3 Key Aspects to Founding a DAO - Identity Review | Global Tech Think Tank - Identity Review | Global Tech Think Tank

Decentralized autonomous organizations (DAOs) are the blockchain-enabled frontiers for social coordination and incentivized engagement. The stakeholder-driven and transparent nature of DAOs, often driven by on-chain tokens or NFTs that act like a voting stock and blockchain protocols’ smart contract, allow for great flexibility and openness to govern organizations. DAOs provide the structure and incentives necessary for Internet citizens to organize resources towards a collective mission or goal.

People use DAOs for all sorts of purposes, particularly as investment clubs (FlamingoDAO, Seed Club), communities (FWB, IreneDAO), and to support protocols (Compound, Aave). Notably, there has been rapid experimentation in best practices and incentives among DAO structures and frameworks. The incentives for someone to join these DAOs often feature the following factors:

  1. Price
  2. Utility
  3. Exclusivity

Buy-in Price of DAOs

Price is the biggest factor for most people. The buy-in for some DAOs is in the millions, and highly exclusive (See: PleasrDao). Often the buy-in is pooled in use as a collective treasury often with specific goals such as buying certain NFTs or assets. Additionally, it can create an aligned incentive where if one contributes meaningfully in DAO efforts, this will increase the value of the community’s offerings and their total assets will collectively rise in value. Driving the first adopters to join a DAO, often requires the founders to feature a model for social or financial upside (See: ApeCoin DAO). Additionally, founders must consider how much capital is enough to accomplish the DAO goals, which may require correctly pricing the entry costs (see: Nouns).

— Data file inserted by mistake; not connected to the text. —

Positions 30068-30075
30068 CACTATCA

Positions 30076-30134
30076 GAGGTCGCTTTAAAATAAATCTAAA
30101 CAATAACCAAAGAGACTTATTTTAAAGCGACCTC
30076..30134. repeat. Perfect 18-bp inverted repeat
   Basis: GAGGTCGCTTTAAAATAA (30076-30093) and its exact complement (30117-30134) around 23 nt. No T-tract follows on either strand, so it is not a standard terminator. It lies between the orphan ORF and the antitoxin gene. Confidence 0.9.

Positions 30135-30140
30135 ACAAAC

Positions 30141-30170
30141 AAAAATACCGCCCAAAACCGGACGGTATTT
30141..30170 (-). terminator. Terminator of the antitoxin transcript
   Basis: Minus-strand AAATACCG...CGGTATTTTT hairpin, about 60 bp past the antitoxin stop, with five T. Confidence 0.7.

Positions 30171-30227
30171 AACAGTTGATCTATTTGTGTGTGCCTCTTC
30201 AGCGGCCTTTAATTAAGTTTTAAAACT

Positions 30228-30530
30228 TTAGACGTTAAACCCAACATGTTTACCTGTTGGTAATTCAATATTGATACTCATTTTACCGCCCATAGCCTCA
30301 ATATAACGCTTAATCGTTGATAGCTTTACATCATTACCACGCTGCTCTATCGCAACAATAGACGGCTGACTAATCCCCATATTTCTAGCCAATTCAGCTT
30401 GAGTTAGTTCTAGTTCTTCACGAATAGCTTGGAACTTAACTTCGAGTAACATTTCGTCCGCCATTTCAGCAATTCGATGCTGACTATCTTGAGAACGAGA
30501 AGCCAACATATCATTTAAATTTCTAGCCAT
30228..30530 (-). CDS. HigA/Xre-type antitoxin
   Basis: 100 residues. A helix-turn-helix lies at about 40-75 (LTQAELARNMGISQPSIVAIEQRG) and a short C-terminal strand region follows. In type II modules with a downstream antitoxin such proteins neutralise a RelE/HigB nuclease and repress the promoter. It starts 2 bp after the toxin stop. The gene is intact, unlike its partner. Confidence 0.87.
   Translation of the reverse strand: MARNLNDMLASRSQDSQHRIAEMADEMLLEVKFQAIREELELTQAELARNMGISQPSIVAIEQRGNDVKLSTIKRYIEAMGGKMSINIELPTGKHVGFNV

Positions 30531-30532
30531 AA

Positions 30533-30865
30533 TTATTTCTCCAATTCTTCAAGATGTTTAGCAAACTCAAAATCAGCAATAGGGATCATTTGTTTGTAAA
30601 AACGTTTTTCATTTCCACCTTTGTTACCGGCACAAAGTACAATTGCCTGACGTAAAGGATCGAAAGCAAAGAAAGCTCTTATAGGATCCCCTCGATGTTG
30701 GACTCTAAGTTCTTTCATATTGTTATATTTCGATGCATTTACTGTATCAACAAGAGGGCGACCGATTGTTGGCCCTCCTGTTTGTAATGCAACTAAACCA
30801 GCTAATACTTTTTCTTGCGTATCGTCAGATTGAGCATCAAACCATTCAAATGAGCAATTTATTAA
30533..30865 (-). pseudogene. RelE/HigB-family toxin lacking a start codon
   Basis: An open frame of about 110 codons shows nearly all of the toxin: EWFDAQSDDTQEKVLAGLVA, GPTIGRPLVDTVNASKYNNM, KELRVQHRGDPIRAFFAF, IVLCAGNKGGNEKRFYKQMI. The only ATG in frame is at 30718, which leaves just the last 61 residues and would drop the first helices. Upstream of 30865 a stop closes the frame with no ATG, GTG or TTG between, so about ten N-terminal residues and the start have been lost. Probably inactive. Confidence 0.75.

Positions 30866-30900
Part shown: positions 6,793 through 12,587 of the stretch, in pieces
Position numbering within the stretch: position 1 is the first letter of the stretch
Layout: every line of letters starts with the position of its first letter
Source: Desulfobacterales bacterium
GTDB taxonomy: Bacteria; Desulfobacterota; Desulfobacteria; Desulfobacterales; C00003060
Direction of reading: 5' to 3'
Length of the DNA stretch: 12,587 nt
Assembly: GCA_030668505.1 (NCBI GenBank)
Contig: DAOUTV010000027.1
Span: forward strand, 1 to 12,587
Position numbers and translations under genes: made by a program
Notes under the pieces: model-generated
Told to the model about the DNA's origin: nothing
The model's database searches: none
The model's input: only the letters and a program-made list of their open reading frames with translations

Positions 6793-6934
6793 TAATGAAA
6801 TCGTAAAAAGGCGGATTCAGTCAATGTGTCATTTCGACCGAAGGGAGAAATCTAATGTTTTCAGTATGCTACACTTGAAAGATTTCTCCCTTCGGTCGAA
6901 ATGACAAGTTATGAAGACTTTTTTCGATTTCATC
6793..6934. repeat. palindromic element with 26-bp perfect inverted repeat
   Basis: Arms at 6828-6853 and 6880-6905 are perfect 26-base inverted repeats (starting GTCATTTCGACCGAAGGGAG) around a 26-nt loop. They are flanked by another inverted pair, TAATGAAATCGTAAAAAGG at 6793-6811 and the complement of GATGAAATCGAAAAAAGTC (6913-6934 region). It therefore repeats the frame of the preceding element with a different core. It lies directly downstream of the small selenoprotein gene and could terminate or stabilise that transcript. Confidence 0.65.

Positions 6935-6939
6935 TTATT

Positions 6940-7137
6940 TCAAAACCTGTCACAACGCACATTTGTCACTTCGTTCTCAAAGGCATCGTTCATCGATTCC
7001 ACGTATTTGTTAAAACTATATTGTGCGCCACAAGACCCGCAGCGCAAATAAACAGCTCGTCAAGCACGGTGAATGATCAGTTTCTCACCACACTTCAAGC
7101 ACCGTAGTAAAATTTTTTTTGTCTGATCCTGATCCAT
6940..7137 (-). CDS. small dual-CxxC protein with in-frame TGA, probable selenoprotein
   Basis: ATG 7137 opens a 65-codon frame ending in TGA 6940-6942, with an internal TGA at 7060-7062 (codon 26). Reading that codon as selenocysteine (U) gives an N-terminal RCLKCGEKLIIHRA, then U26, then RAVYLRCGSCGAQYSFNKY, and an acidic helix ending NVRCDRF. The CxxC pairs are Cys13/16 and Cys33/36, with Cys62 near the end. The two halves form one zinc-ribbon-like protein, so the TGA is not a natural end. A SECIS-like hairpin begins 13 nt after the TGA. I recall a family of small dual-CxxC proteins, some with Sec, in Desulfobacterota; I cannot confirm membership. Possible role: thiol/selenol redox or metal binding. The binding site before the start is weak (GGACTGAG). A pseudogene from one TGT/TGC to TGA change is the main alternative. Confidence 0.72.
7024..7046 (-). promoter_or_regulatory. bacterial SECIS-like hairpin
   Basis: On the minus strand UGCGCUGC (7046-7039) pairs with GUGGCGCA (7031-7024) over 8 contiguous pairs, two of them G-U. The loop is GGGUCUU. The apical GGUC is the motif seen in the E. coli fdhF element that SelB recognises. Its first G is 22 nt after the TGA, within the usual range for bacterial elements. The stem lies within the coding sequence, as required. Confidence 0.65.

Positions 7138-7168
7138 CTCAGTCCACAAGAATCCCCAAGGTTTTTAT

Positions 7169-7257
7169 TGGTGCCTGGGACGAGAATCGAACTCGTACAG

The Utility of DAOs

Utility can mean many things: governance, off-chain and IRL benefits, community, etc. Many times people buy in for a single use case like FWB’s NFT NYC event. It is much easier to justify the price for a direct outcome, not the hazy promises most DAOs make. With protocol DAOs, the utility is often governance participation, but what they don’t tell you is you need to own a big percentage for your vote to matter. In most of these DAOs, so few people vote that one whale can swing the whole vote. A shocking less than 1% have 90% of the voting power in DAOs.

The Exclusivity of DAOs

Exclusivity refers to openness to new members and ease of access. It is not easy for most to buy into an expensive DAO, much less a gated DAO that selects its members. The crypto rich often join not for utility, but for branding, to be able to use DAO membership as a sign of prestige. DAOs often seek to curate a community that is aligned with their values and use filtering mechanisms to self-select out those who are not aligned with the community’s interests. 

Each DAO has unique incentives which map to various practices. Plan your DAO accordingly and thoughtfully for your goals and the community involved. 


Sophie is a fellow and contributor from Stanford University. She covers blockchain, finance, and tech.

Andy is a fellow and contributor from the University of Southern California. He covers technology and impact.


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